There’s a good chance that at some point in your life you’ll ask yourself, ‘Can I remove a toilet myself? And what do I do with it once it’s not attached to the floor?’ Whether it’s part of a full bathroom remodel or because your old one isn’t flushing like it used to, toilet replacement is an inevitable part of home ownership. We asked the experts at Toilet Reviewer to get the scoop on everything you need to know about replacing and disposing of your toilet.
While toilets are intended to last for decades, they will eventually need replacing. According to Gus Castro, Editor and Content Manager of Toilet Reviewer, there are a variety of reasons a toilet should be replaced.
“Issues can be related to the toilet being too old, wobbly, broken parts and inefficient flushing,” Castro said. “If your water bill is too high and you have a large family, chances are you might want to get a water-saving toilet.”
Whatever the reason, use these seven steps to guide you as you remove your toilet the DIY way.
The last thing you want to do is scramble for what you need while you’re in the middle of removing a toilet. Here are the tools and supplies you’ll need to get the job done, as recommended by Castro.
Before you get to using the tools, locate the water shutoff valve and turn it off. The valve is often below the toilet’s tank going into the floor, but can sometimes be mounted to the wall behind the bowl.
Once the water is turned off, you have to drain the toilet. This step can get a bit messy, so be sure to cover the floor where you are working with spare rags or junk towels.
Pro-Tip: If you’re doing additional work such as removing a vanity or replacing a bathtub, consider shutting off the water to the whole room or house instead.
Getting the toilet tank out of the way is a simple process, but you have to detach it from the water pipes, first. To do this, disconnect the inlet supply line — a threaded pipe — from both the toilet tank and the shutoff valve using a wrench and pliers.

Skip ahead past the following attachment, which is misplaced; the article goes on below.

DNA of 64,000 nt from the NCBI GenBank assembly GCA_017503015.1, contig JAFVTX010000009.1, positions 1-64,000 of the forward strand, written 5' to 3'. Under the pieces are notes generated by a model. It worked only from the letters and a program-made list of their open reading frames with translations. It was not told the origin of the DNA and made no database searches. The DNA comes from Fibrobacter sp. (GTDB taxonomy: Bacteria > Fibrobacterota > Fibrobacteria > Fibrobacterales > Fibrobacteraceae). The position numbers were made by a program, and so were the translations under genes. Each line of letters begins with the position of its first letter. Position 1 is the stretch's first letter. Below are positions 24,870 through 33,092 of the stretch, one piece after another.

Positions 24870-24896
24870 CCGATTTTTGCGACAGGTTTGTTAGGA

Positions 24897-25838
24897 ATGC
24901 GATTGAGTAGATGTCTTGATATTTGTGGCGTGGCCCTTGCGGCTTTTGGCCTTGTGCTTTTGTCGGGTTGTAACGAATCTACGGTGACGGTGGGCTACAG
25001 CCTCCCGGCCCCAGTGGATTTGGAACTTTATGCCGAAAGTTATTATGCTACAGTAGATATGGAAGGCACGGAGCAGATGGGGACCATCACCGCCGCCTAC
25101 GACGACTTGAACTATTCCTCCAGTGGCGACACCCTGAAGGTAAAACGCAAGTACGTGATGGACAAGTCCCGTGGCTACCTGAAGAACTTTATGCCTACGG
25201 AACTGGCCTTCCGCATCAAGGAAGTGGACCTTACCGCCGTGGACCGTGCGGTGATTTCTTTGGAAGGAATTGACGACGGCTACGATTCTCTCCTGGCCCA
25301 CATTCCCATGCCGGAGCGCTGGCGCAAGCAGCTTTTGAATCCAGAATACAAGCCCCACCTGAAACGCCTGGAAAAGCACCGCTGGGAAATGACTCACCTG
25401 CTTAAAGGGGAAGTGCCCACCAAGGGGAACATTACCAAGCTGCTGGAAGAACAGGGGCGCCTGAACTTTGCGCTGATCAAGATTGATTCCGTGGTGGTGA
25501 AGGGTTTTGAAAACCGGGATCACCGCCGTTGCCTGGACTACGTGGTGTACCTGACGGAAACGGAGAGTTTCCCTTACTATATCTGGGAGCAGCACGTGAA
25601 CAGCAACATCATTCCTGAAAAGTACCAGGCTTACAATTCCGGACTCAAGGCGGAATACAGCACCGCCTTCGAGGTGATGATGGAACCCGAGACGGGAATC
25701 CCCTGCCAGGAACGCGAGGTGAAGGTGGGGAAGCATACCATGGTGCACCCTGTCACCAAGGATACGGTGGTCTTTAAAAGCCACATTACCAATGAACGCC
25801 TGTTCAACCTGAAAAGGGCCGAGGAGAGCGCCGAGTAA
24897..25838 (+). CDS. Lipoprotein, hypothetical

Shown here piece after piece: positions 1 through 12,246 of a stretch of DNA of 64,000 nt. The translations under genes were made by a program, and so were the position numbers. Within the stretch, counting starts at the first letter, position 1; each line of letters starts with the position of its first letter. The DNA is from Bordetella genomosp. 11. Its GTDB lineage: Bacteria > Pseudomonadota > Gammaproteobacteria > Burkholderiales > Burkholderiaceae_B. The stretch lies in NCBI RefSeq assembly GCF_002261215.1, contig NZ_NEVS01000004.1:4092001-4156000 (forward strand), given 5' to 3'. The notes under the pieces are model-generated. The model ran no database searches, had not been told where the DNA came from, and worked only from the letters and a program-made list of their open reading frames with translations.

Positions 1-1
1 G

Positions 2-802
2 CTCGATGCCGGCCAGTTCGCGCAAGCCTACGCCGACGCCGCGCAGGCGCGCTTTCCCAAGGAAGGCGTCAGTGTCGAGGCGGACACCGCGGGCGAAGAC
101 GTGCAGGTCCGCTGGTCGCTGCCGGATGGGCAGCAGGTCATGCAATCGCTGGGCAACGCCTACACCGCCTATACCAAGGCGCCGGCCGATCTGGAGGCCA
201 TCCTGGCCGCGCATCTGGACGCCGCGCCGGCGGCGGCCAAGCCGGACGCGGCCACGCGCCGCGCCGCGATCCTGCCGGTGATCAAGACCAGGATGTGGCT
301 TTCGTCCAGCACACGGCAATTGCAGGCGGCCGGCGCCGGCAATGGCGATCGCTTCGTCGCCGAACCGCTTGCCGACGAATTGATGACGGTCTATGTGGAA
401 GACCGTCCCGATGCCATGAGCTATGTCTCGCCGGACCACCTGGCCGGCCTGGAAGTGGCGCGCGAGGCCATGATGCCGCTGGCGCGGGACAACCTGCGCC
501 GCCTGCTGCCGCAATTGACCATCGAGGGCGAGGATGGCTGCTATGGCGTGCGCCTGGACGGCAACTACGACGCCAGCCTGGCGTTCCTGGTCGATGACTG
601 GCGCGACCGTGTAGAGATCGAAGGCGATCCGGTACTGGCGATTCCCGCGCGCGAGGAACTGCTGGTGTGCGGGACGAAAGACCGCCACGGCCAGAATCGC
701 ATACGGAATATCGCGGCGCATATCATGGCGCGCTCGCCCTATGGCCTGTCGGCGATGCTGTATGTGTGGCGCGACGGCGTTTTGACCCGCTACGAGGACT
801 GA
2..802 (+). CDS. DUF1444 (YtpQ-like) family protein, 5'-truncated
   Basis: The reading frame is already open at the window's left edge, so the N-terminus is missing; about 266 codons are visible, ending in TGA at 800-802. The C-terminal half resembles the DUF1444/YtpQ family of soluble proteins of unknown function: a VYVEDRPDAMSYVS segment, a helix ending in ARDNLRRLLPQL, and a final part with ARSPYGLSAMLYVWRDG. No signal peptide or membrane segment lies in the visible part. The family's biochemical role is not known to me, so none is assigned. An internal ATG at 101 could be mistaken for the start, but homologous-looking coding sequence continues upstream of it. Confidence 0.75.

One that is done, you’re set to work on the tank
Pro-Tip: If your toilet model is a one-piece unit, all you have to do at this time is disconnect the toilet tank from the water supply.
There is a floor bolt on each side of the toilet. They may be covered with a cap. Take the cap off, then use a wrench to remove the nuts from the bolts. Use the oil here as well if needed.
Pro-Tip: If the nuts still refuse to move after using penetrating oil, you may need to use your hacksaw to cut the bolts off below the nut.
Use a putty knife to cut through the caulk or wax seal that connects the base of the toilet to the floor. Once you have a solid start, straddle the toilet and gently rock it from side to side to break the rest of the seal.
Once the seal has been completely broken, carefully lift the toilet bowl above the floor bolts and remove it from the room.
“Older, traditional toilets are quite heavy — around 88 pounds for a one-piece toilet — and will require a partner to assist you with the removal process. The other hard part is making sure you don’t damage the area around your toilet. Carefully remove the toilet and take your time to avoid injury.”
Gus Castro | Editor & Content Manager, Toilet Reviewer
According to Castro, as a rule of thumb you should replace your toilet flange if you’re replacing your toilet. You may need to use a putty knife and rag to clean off a layer of wax on top of your flange before you can access the screws. Once the screws are visible, simply unscrew them and the flange will lift out, leaving a hole in your floor. If the flange is old or broken, Castro advised that you may need to do some extra work. “If there are pieces of the old flange left behind [when you lift it off], you may need to chisel them out,” Castro said.